The worst bus in the world
"Oh. My. God."
One glimpse is enough to rip out my optimism—like someone came along and extracted it with a knife.
The bus is the last in its row, each more battered and less brightly painted than the one before, its roof more heavily crushed by boxes and buckets strapped on with string, and a larger pool of water rising around the wheels to trap them in a glue of mud. All the buses in the station look decrepit, but this one is a parody of the rest. It looks like the worst bus in the world.
A man is standing over me, wrinkling his nose at my ticket. It turns out he’s the driver.
“Why do you go to Afghanistan?” he exclaims. “You think this is a country for tourists?”
His laugh is throaty and thoroughly disconcerting. Had the old man behind me not set his arm on my shoulder, I might be making a dash for the bus back to Tehran.
“I am a traveller like you,” he whispers.
This man has skin like walnut bark and wears a gray waistcoat over his knee-length shirt, under a brimless woollen cap that looks like it’s been woven from his beard.
"I have been on a pilgrimage," he continujes, "to the holy city."
"You are a Hajji? You've just come back?"
“No, no, no!” His teeth gleam gold between his parched lips. “I went thirty years ago. I couldn’t afford to go now!” His small grey eyes shine through the creases of his skin. He seems to be kind, so I decide to stick with him.
“Afghanistan is a good country,” he says, poking his nose between the headrests in front of me—we have settled inside the bus now. He squinnies his brow for a moment, before adding, “It was a good country.”
“When?” says a man in an ocean-colored polo shirt who’s taken the seat across the aisle from mine. He looks like he should be on vacation in Hawaii.
The Hajji looks up, frowning, then in a burst of inspiration he declares, "In Kaiser Wilhelm's day!" He raps the headrest as he explains, "There was a train."
We wait an hour for movement. When it finally comes, there is a terrible groan underneath us, as if some wild beast has been stretched out under the chassis, then a tick-tick as the engine rattles to a stop. Is this bus not even capable of forward propulsion? But I can hear a noise swelling around us, suggesting another cause for our pause. Gingerly, the Hajji lifts a pleated nylon curtain to peer through the window. I notice an anxious expression creeping across his face.
"Mujahideen," he whispers.
A wave of sunlight washes through the door: a swamp of flailing limbs, enormous beards, long torn gowns. Boxes fly down the aisle; burlap sacks pile on the seats and around the steps in the middle. Buckets clatter on top of them, all the way up to the Formica ceiling, as do more sacks, plastic bags, and finally—shunted through the door, defying the tiny space that’s left—a Honda motorcycle.
“They are fighting men,” whispers the Hajji. "Do not say you are a foreigner."
All of them are dressed in baggy trousers and knee-length shirts— the traditional Afghan costume known as shalwar qameez. I bought a set for myself only yesterday, knowing I would need it in Afghanistan’s troubled south, but I haven’t put it on yet, so it will be easy to identify me as an outsider. Hiding my tell-tale Roman-scripted notebook in the overhead rack, I excavate an enormous green-jacketed hardback out of my pack. It’s the only Persian book in my possession—the language not only of the Iranians whom I’m leaving, but also of a large number of the Afghans among whom I’ll be traveling. Tooled across its spine—a gorgeous cluster of golden dots, elaborate curls, and long barbed stalks—is the word Shahnameh - 'Book of Kings'.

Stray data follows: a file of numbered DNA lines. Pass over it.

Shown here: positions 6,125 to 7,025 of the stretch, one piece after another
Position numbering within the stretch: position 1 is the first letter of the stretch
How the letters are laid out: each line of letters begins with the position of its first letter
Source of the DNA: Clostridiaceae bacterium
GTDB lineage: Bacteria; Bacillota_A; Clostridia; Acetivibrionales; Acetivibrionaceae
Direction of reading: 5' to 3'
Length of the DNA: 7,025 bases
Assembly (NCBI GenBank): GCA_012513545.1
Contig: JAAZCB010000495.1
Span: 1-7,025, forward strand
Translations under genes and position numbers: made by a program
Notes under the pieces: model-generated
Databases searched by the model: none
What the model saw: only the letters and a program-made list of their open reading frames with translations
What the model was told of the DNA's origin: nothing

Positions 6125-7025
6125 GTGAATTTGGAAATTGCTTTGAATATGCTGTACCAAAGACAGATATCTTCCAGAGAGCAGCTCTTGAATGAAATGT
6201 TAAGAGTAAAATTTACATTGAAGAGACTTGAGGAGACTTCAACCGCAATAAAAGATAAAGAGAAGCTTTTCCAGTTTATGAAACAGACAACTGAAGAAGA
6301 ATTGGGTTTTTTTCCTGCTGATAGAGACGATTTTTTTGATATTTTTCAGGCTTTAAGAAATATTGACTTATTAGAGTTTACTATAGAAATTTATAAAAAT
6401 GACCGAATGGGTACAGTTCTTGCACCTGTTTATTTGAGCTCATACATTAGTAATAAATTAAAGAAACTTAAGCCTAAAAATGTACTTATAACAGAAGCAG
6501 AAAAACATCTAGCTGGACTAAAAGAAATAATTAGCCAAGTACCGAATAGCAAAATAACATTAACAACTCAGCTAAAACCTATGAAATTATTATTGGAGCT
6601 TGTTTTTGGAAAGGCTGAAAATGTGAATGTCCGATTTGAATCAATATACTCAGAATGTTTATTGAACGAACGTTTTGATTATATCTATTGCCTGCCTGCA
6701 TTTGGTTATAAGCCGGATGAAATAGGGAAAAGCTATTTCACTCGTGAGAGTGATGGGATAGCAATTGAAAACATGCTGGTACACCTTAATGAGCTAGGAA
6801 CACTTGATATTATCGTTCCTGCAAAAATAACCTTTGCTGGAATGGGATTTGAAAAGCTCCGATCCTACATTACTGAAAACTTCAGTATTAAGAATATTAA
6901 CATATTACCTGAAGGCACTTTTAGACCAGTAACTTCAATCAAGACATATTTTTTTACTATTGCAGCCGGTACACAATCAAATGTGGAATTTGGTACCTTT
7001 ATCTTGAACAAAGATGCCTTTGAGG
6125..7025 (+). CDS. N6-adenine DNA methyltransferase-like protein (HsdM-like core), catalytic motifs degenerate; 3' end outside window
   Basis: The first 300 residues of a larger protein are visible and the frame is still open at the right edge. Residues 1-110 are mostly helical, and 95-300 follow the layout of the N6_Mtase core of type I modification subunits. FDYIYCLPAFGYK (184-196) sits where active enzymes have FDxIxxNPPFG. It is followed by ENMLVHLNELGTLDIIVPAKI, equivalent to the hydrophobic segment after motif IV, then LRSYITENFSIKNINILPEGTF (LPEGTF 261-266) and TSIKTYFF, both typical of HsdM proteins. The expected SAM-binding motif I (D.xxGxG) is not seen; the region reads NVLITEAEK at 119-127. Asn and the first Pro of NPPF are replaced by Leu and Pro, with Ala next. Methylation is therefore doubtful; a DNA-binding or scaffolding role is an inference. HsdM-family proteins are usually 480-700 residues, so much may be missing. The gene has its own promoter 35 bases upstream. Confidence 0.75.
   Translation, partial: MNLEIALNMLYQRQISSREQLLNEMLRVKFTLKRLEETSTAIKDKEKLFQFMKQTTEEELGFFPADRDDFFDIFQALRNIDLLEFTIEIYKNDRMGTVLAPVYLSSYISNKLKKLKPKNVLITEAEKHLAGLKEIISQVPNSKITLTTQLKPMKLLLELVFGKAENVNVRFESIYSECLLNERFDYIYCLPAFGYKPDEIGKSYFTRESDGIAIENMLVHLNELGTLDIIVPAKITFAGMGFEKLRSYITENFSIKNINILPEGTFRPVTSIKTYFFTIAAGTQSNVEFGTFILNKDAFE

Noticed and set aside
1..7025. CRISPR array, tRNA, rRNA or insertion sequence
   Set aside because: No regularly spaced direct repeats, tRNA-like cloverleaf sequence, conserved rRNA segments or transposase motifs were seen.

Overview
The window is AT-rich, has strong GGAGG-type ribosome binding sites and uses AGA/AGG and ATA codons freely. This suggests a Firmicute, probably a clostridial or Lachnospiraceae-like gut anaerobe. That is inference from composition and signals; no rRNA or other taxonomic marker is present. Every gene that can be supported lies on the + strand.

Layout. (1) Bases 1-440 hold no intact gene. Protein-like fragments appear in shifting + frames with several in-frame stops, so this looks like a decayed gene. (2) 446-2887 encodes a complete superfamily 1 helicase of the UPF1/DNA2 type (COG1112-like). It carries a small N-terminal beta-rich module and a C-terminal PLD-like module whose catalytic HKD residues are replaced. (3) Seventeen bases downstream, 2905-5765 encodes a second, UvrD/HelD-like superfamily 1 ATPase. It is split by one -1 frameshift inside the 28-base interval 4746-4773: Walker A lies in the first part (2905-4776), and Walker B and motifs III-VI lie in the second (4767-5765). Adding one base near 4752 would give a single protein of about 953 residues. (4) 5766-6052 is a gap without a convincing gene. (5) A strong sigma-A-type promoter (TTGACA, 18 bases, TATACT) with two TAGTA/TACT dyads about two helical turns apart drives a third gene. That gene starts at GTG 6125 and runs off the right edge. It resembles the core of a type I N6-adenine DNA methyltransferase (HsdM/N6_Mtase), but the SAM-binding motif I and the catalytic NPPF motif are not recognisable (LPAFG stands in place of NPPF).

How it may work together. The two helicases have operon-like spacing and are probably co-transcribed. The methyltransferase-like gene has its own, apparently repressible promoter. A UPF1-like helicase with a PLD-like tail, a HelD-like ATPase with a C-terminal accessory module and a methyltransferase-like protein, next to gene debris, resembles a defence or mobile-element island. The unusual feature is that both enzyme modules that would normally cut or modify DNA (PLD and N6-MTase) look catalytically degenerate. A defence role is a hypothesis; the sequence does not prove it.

"You are reading that?" asks the Hajji, his gold teeth flashing in his gasp.
The man in the ocean-colored polo shirt, whose name is Wahid, is more proactive.
“Here,” he says, leaning across the aisle and reaching for the book, “give it here.”
He turns its pages delicately, and familiarly—as if he’s caressed these very pages in the past—and when he comes across a verse he likes, his mouth expands to the size of a tea saucer:
Mayaazaar muri ke daneh Oh stamp not the ant that is
kash ast under your feet
Ke jaan daarad u jaan e shirin For it has a soul and its own soul
khush ast. is sweet.
The Hajji smiles, his eyes as bright as his gold teeth, repeating the verse in a whisper, as if to memorize it for himself. I have come across plenty of poetry aficionados in Iran—on a few occasions I’ve even attended poetry circles where traditional instruments were played as people recited from their favorite authors. But I was advised not to expect this sort of thing in Afghanistan. “They are murdering brutes” was one of the less cryptic descriptions I heard. So to watch polo-shirt-wearing Wahid, his eyes glued to the pages and his lips quivering to the rhythm of the thousand-year-old words, is hugely reassuring. Maybe the Afghans won’t be as formidable as I’ve been warned.
We are near the border. You can tell because the landscape is growing less and less friendly. A medieval traveler would have known the “abundant fruit-trees, streams and mills” spotted here by the great Muslim globe-trotter Ibn Battuta in the fourteenth century. But now the fertility has dried up. Low-slung mud-brick farmsteads slumber behind bald fields and mountain scarps scissor the sky like dragon scales. As the Afghan border draws ever closer, even these features grow scarce. It’s as if the land is stripping itself of possessions in preparation for bandit country...
To read an extract from The Prester Quest, click here.